If elected, Gade said some of his key issues will be small businesses, health care and ending corruption in the government.

Gade said he would fight to regain economic growth for Virginians post-COVID-19. He said small businesses are the backbone of the nation’s economy, but that they are suffering. He said the country needs to get people safely back to work while following guidance from White House health experts.

Gade said Republicans have lost on health care, but this will be an issue he prioritizes. He said he would work to create a system that protects those with pre-existing conditions, enables free markets and uses competition and innovation to drive down prices.

The first bill Gade said he would introduce would be a Stop Inside Trading Act, which would require members to put their assets in a blind trust and deny them communications with their stockbrokers. He said senators, including Warner, have gone to Washington to line their pockets, rather than to serve the people.

“My guiding principles in the Senate will be to limit government, promote free markets, maintain a strong national defense and protect individual liberties,” Gade said. “This election is about so much more than any single issue facing Virginia. This election is about limiting the role of government in our lives and allowing individuals to thrive and live their lives as they see fit. Virginians, whether in [northern Virginia], the shore or along I-81, have been unfortunately plagued with politicians who believe they get to legislate and dictate every aspect of our lives. My opponent views this race as a way to keep his power. I view it as a way to restore power to the people.”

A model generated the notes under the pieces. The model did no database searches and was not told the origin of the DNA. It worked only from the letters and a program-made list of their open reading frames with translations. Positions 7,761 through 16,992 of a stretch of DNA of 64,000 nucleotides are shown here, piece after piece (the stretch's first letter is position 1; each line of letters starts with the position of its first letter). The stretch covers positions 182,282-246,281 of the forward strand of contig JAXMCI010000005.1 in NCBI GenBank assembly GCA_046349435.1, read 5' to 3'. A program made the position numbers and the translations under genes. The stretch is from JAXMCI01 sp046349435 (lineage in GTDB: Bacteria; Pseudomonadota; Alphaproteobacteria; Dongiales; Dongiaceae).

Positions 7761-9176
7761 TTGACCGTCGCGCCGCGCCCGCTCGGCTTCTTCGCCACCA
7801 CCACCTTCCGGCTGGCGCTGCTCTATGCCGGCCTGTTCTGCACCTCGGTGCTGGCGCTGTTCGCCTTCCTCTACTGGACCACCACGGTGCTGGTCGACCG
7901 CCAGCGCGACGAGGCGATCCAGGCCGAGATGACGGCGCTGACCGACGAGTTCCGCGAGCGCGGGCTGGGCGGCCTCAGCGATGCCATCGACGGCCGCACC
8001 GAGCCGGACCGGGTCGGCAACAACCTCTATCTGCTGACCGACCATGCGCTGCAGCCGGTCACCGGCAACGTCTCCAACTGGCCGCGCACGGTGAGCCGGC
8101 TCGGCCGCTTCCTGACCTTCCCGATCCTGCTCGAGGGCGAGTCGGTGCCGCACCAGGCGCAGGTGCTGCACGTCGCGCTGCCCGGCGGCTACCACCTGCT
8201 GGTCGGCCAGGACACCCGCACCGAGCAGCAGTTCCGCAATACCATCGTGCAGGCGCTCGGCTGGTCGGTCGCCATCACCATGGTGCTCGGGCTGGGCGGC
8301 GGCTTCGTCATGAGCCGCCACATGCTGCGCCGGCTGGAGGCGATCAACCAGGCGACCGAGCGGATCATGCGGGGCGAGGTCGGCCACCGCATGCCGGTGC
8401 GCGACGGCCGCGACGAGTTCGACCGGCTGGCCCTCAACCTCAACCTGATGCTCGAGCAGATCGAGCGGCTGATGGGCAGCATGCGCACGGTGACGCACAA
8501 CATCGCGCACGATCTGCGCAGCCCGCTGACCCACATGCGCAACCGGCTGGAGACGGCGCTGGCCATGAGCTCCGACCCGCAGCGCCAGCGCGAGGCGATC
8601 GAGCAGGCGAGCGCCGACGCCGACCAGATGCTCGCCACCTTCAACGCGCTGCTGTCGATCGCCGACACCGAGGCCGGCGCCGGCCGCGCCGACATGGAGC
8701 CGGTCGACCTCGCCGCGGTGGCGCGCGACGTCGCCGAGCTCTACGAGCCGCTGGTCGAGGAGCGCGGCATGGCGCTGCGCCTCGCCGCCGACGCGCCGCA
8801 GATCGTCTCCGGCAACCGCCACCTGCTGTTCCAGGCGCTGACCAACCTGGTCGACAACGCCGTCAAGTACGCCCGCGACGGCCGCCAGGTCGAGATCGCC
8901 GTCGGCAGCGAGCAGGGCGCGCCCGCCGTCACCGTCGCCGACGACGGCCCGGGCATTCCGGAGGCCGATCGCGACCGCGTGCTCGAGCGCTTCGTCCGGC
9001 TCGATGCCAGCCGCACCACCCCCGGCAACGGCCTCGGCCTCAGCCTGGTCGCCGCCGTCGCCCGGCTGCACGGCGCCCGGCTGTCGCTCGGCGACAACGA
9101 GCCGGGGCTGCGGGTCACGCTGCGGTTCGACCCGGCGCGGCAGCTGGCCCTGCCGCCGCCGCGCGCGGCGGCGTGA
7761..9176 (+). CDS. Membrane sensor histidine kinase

Thomas Speciale

Speciale has been on active duty or served in the Army Reserve since 1987 and has experience in the intelligence community.

“I know more about what’s going on in the world than Mark Warner,” Speciale told The Center Square. He said his experience will help him handle security situations in China, Iran and other countries better than any other candidate.

Speciale said he would focus on immigration reform, which includes building a wall; mental health problems, which he says are masked as gun problems; preserving the American dream; and criminal justice reform.

Speciale said he plans to take Virginia values to Washington to handle these issues, rather than California or New York values, which he said Warner represents on behalf of his donors.

The American dream, Speciale said, is helping Americans become the most efficient consumer possible. He said he supports the president’s efforts on deregulation and tax relief, which he believes help the economy.

“You cannot tax your way out of debt,” Speciale said. “It cripples your economy.”

On Trump’s criminal justice reform efforts, Speciale said Trump couldn’t have a better ally than him. He also said he supports Trump’s trade policies on China because China has been waging economic war on the U.S. for decades.

Speciale said Republicans often run candidates who are Republican in name only, which leads to people not showing up to vote for them. He said he, on the other hand, is a regular guy who drives a Jeep, drinks beer, smokes cigars and didn’t reach out to establishment donors.

“I’m a speak-truth-to-power guy,” Speciale said.

Staff Reporter

Tyler Arnold reports on Virginia and West Virginia for The Center Square. He previously worked for the Cause of Action Institute and has been published in Business Insider, USA TODAY College, National Review Online and the Washington Free Beacon.